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Microsoft Word 2010 : Employing Tools for Quality - Using Find and Replace (part 1) - Extending Search Options

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1/25/2015 7:38:22 PM
WORD’S FIND AND REPLACE features are real time savers. For example, you can quickly find out if you covered a particular topic in a lengthy report, or you can changes names, dates, and prices throughout documents with just a few keystrokes.

Using Find

Word’s Find command is useful when you want to seek out text that you may have trouble visually locating in a document. The Find command doesn’t change any text; it simply locates and highlights the specified text for you. Follow these steps:

  1. Choose Home > Editing > Find, or press the Ctrl+F keys. The Navigation pane appears on the left side of the screen (see Figure 1).

    Figure 1. Finding document text.

  2. In the text box, type the word or phrase that you want to search for. As you type, Word automatically highlights and displays each occurrence of the word or phrase you’re looking for.

    Starting Point

    The Find command begins its search at the location of the insertion point.


  3. The Navigation pane also lists the other occurrences of the searched text. Click any occurrence to instantly jump to the text. If you want to discontinue the search, simply close the Navigation pane.

    Tip

    Unless you specify whole words (see the next section), Word locates any instance containing the letters you specify. For example, if you enter read in the Find box, Word also locates words like bread or reading.


Extending Search Options

If you need to be a little more specific about what you’re searching for, Word provides a number of extended options to assist you.

Open the Navigation pane by choosing Home > Editing > Find (or press the Ctrl+F keys), and in the search text box, type the word or phrase for which you want to search. Click the More Options arrow next to the text box, which displays a menu like the one you see in Figure 2. Choose Options, which displays the Find Options dialog box (also shown in Figure 2), and then select the options you want. Click OK when you are finished, and Word continues the search using the options you selected.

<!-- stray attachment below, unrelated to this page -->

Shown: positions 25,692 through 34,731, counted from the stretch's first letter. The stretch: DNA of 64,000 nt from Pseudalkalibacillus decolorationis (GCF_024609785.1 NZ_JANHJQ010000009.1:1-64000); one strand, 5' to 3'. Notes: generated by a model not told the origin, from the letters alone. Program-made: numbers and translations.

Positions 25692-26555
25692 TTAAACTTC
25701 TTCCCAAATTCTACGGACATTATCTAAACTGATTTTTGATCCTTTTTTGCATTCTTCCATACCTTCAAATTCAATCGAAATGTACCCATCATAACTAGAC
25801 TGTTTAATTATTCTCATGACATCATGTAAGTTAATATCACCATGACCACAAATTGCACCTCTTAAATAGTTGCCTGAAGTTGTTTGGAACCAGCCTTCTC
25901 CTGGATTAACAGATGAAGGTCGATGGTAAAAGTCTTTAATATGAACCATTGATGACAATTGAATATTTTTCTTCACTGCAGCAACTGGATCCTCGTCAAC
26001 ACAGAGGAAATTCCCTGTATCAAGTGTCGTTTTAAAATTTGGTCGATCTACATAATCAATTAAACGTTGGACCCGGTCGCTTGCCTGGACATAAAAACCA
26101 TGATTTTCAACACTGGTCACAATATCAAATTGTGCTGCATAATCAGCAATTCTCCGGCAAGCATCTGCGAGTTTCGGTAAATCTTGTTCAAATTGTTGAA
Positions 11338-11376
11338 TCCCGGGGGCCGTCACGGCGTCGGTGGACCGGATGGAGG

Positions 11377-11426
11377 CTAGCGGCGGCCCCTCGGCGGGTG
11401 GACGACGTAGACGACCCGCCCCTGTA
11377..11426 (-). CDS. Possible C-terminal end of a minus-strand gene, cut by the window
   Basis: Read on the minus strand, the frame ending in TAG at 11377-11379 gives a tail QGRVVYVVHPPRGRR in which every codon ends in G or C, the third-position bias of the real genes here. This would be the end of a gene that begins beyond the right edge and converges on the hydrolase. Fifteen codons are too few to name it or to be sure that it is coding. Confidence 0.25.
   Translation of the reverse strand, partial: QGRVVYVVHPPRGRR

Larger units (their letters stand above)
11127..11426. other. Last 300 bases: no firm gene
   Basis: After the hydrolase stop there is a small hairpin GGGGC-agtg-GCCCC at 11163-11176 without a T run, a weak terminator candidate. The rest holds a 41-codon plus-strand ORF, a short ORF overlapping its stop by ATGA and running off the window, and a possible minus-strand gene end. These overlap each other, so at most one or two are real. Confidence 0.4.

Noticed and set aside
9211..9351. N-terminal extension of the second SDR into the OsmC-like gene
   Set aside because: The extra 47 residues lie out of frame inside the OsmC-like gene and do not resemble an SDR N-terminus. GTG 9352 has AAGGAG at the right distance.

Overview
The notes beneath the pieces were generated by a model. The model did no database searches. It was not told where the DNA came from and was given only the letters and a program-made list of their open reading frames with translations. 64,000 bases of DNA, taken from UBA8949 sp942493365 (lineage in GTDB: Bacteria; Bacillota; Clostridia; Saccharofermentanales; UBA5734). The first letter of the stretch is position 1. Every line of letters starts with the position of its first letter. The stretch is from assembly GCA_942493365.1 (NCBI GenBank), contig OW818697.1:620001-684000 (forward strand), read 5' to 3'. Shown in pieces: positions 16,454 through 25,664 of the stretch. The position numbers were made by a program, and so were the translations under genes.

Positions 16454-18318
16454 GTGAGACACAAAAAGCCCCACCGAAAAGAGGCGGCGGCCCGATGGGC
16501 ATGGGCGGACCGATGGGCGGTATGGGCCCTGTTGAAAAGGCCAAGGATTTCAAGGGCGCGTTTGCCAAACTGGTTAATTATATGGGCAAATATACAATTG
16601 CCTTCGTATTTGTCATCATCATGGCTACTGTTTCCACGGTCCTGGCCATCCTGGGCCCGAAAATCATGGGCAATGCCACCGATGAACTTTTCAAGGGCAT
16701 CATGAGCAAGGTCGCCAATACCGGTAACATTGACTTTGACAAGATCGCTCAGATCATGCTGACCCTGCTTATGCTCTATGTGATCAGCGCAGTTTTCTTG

Figure 2. Specifying search options.

Take a brief look at the most commonly used options:

  • Match Case: Check this to locate instances that match the upper- and lowercase letters as you entered them in the Find box. For example, if you typed Go, Word will not locate go or GO.

  • Find Whole Words Only: Check this to locate instances of the entire word only. For example, if you enter read in the Find box, Word will ignore words like bread or reading.

  • Use Wildcards: Check this to use the question mark (?) or asterisk (*) wildcards in your search. The ? character matches any single character, and the * character matches any number of characters. For example, if you enter b?d in the Find box, Word finds bad, bed, or bidding, but not bread. If you enter b*d, Word locates words like bad, bed, abide, bidding, bread, bored, and so forth.

    Tip

    Word also recognizes wildcard characters like the at sign (@) or angle bracket (<). See the Word Help system for a complete description.


  • Sounds Like: Check this to locate instances that are phonetically the same as the text in the Find box. For example, if you entered foul, Word also locates fowl.

  • Find All Word Forms: Check this to locate all grammatical forms of the search word. For example, if you enter they, Word also locates their, theirs, them, and themselves.

  • Highlight All: Checked by default, this option tells Word to highlight all occurrences of the found text.

  • Incremental Find: Also checked by default, the Incremental Find option allows Word to start searching as soon as you start typing in the Find box.

  • Match Prefix: Check this to locate words that only begin, not contain or end, with the search word. For example, if you enter mini, Word also locates minimum or miniature, but not administration.

  • Match Suffix: Check this to locate words that only end, not contain or begin, with the search word. For example, if you enter ration, Word also locates demonstration but not rational.

  • Ignore Punctuation Characters: Check this to ignore punctuation marks, such as ‘ ? - “ ! ; : , . and /. For example, if you entered 1478, Word also locates 1,478 and 14.78.

  • Ignore White-Space Characters: Check this to ignore spaces and tabs. For example, if you enter lonestar, Word also locates lone star.

 
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